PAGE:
Research in Nondestructive Evaluation     Hybrid Journal   (Followers: 6)
Resilience     Open Access   (Followers: 1)
Revista de Investigación     Open Access  
Revista IBRACON de Estruturas e Materiais     Open Access   (Followers: 1)
Revista Sul-Americana de Engenharia Estrutural     Open Access  
Road Materials and Pavement Design     Hybrid Journal   (Followers: 11)
Russian Journal of Nondestructive Testing     Hybrid Journal   (Followers: 5)
Science and Engineering of Composite Materials     Hybrid Journal   (Followers: 61)
Selected Scientific Papers - Journal of Civil Engineering     Open Access   (Followers: 3)
Slovak Journal of Civil Engineering     Open Access   (Followers: 2)
Soils and foundations     Full-text available via subscription   (Followers: 5)
Steel Construction - Design and Research     Hybrid Journal   (Followers: 3)
Structural and Multidisciplinary Optimization     Hybrid Journal   (Followers: 11)
Structural Concrete     Hybrid Journal   (Followers: 11)
Structural Control and Health Monitoring     Hybrid Journal   (Followers: 8)
Structural Engineering International     Full-text available via subscription   (Followers: 11)
Structural Mechanics of Engineering Constructions and Buildings     Open Access   (Followers: 1)
Structural Safety     Hybrid Journal   (Followers: 6)
Structural Survey     Hybrid Journal  
Structure     Full-text available via subscription   (Followers: 24)

        1 2 | Last

Journal Cover
Journal of Constructional Steel Research
Journal Prestige (SJR): 1.892
Citation Impact (citeScore): 3
Number of Followers: 6  
 
  Hybrid Journal Hybrid journal (It can contain Open Access articles)
ISSN (Print) 0143-974X
Published by Elsevier Homepage  [3157 journals]
  • Experimental tests on bolted steel angles in compression with varying end
           supports
    • Abstract: Publication date: April 2019Source: Journal of Constructional Steel Research, Volume 155Author(s): Markus Kettler, Gerit Lichtl, Harald Unterweger The paper presents the detailed test setup and results of a test series on bolted single steel angles in compression with varying end support conditions and slenderness ratios. For all tests FEM-calculations were done, which are also presented. In total 27 specimens with one-bolt and two-bolt connections with and without preload are tested. Three different boundary conditions on both ends are investigated: Boundary condition 1 (BC1) is a clamped support. BC2 is a knife edge support that allows only for rotations about the axis parallel to the connected leg. BC3 is a fully hinged support. In addition to the results of the member tests, imperfection measurements and results of material tests are presented in order to carry out the FEM-calculations and to allow for comparison with current design standards.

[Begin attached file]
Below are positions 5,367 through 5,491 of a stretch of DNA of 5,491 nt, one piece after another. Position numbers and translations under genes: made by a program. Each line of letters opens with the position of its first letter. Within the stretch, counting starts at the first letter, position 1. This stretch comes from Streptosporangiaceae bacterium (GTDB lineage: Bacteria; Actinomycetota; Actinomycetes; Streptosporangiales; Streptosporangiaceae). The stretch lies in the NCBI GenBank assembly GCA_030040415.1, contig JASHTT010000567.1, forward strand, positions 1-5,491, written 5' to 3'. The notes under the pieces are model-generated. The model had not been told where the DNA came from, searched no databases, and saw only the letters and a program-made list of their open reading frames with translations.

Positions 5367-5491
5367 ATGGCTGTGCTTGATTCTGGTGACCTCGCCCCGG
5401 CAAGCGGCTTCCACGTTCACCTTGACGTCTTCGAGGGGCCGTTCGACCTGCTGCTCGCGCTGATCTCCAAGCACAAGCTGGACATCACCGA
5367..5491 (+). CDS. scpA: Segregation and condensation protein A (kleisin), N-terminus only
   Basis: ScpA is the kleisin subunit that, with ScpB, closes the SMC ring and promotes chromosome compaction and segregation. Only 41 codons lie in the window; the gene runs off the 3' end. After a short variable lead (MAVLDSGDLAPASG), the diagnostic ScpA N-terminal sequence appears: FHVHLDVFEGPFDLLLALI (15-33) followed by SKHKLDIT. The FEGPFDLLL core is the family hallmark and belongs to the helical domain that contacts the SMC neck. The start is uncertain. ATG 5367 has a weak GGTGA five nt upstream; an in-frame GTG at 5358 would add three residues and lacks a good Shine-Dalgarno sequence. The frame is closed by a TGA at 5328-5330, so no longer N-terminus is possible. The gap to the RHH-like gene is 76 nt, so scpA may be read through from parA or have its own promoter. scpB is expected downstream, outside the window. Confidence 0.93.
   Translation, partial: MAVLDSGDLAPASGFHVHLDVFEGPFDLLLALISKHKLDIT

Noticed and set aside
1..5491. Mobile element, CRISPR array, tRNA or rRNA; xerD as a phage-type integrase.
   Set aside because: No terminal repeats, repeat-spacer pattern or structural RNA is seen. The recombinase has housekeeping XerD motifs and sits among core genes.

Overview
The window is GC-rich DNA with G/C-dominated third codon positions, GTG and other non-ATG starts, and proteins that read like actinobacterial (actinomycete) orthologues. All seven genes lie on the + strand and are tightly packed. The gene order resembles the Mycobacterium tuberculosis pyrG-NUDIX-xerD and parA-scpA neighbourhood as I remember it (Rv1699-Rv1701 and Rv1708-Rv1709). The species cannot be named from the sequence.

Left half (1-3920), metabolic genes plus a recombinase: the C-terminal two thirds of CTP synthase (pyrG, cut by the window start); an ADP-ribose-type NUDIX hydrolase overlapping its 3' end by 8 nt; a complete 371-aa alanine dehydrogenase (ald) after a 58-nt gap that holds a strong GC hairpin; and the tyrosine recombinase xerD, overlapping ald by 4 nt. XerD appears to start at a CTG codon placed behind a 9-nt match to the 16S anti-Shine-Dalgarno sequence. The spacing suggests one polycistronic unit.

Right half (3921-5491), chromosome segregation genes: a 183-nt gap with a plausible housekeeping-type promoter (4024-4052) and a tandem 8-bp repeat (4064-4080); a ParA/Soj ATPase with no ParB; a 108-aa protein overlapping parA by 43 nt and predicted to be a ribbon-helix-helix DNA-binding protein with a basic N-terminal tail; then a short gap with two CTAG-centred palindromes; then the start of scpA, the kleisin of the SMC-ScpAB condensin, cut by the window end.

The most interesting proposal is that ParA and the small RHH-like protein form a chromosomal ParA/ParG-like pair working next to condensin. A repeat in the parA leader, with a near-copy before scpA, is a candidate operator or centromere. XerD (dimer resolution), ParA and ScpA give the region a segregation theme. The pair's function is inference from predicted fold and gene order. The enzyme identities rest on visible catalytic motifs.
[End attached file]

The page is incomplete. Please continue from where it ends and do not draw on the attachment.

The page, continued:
• Seismic performance of a damage avoidance self-centring brace with
           collapse prevention mechanism
    • Abstract: Publication date: April 2019Source: Journal of Constructional Steel Research, Volume 155Author(s): Ashkan Hashemi, Seyed Mohammad Mahdi Yousef-Beik, Farhad Mohammadi Darani, George Charles Clifton, Pouyan Zarnani, Pierre Quenneville The Resilient Slip Friction Joint (RSFJ) has recently been developed and introduced to the construction industry. This joint is a friction-based energy dissipation device that owing to its special configuration can provide energy absorption and self-centring behaviour in one package. This device is most applicable when the designers consider a damage avoidance philosophy of design. One of the applications of this device is the RSFJ brace. In this bracing system, the required seismic performance is provided by the RSFJ and the rest of the brace components are aimed to stay elastic. This paper introduces the RSFJ bracing system including the collapse-prevention fuse. This built-in fuse works in a way that when the applied force exceeds the design load, the secondary fuse is activated and the RSFJ brace is still able to provide self-centring up to twice the target deformation with an axial force of up to 1.25 times of the target design force. The performance of this fuse is investigated by experimental tests on the component level and the results are presented. Moreover, a numerical model for a five story steel structure with RSFJ braces is developed and was subjected to non-linear static pushover and nonlinear dynamic time-history simulations in order to investigate the seismic performance of the proposed system. The findings of this research shows that the RSFJ brace system can offer substantial performance benefits and has the merit to be considered as an efficient alternative for the current bracing systems.
       
  • The evolution of composite flooring systems: applications, testing,
           modelling and eurocode design approaches